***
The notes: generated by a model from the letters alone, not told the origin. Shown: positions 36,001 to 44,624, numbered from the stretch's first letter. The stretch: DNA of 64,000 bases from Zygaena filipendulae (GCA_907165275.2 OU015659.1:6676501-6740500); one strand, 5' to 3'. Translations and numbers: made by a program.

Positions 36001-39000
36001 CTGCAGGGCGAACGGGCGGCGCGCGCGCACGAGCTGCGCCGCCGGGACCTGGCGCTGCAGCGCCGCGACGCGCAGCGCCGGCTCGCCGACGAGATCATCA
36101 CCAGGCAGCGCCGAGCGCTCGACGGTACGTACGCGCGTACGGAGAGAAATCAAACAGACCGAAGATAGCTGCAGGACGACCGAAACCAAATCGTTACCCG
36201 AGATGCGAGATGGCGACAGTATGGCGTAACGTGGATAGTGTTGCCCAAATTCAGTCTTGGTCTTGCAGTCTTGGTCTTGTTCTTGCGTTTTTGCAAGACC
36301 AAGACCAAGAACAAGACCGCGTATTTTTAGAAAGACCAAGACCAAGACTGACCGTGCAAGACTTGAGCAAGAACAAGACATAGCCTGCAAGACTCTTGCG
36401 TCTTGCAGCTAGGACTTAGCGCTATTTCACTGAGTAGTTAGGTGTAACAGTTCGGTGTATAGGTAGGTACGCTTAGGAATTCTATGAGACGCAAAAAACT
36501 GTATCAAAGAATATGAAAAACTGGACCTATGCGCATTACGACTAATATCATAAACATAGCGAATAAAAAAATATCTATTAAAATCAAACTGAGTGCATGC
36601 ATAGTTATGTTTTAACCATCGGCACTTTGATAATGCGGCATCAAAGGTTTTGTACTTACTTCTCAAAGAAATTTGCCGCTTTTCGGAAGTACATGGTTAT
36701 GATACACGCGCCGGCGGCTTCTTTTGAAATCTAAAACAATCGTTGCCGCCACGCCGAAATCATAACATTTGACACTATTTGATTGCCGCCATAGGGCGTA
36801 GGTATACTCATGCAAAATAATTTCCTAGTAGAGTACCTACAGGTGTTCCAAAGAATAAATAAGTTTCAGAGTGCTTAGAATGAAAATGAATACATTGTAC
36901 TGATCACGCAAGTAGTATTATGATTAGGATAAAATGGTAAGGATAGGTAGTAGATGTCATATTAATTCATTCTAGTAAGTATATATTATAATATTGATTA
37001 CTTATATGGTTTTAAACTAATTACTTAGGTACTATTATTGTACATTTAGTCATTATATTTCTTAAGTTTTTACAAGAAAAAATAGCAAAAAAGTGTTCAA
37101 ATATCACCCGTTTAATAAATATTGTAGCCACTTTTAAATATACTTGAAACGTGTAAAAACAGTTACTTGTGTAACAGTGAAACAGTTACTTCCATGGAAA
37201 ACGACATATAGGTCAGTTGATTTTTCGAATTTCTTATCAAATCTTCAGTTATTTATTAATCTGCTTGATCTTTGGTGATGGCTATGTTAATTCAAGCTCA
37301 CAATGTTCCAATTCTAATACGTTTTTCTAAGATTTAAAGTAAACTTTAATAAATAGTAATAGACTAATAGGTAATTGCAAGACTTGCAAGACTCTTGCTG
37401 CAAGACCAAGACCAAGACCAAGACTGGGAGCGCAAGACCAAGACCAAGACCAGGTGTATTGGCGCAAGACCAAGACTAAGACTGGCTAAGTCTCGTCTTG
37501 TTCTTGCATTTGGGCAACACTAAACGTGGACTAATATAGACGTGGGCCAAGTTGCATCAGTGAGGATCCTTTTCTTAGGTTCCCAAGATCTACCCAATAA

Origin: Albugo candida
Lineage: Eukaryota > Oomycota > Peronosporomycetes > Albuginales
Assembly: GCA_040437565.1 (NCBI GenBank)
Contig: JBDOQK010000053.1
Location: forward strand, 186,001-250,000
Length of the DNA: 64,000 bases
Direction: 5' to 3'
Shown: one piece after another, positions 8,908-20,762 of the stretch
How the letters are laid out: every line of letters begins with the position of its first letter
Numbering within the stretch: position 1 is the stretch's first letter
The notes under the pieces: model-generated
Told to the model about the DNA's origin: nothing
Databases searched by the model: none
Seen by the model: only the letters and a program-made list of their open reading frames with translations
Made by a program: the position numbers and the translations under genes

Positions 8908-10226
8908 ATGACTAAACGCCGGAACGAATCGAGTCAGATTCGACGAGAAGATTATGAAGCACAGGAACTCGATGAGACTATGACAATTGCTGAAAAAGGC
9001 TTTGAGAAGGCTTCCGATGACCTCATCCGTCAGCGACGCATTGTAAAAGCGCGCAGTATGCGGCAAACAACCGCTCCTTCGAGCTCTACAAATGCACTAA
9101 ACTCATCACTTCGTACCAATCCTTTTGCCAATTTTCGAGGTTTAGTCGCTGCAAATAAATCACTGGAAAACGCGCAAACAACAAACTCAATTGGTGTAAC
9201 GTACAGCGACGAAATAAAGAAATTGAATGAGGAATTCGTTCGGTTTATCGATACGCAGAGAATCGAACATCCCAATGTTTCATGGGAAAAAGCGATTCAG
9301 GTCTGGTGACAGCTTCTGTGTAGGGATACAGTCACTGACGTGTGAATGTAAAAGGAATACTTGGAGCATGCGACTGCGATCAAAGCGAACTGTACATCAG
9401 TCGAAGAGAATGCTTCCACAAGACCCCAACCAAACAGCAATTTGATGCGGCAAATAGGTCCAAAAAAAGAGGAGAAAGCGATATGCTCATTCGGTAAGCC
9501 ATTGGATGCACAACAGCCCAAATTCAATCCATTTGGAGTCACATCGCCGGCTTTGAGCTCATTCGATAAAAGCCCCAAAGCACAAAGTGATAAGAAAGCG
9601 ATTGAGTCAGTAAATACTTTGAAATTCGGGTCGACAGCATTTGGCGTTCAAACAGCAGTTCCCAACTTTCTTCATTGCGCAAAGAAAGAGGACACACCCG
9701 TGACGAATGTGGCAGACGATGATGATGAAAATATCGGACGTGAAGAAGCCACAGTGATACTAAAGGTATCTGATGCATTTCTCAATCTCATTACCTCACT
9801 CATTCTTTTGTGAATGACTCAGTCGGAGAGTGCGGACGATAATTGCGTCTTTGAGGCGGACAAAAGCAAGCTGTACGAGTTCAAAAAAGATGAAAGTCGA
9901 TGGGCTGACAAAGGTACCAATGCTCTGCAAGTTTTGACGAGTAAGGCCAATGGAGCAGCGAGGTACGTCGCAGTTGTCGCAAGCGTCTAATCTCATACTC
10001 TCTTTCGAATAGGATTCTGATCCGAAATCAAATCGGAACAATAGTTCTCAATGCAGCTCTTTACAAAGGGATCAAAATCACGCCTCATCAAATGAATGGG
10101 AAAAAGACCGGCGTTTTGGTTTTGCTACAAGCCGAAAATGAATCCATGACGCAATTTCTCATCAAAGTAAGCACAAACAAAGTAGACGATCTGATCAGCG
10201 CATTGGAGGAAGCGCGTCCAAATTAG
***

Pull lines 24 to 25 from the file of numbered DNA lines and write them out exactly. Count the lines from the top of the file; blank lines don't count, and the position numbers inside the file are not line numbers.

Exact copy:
Length of the DNA: 64,000 bases
Direction: 5' to 3'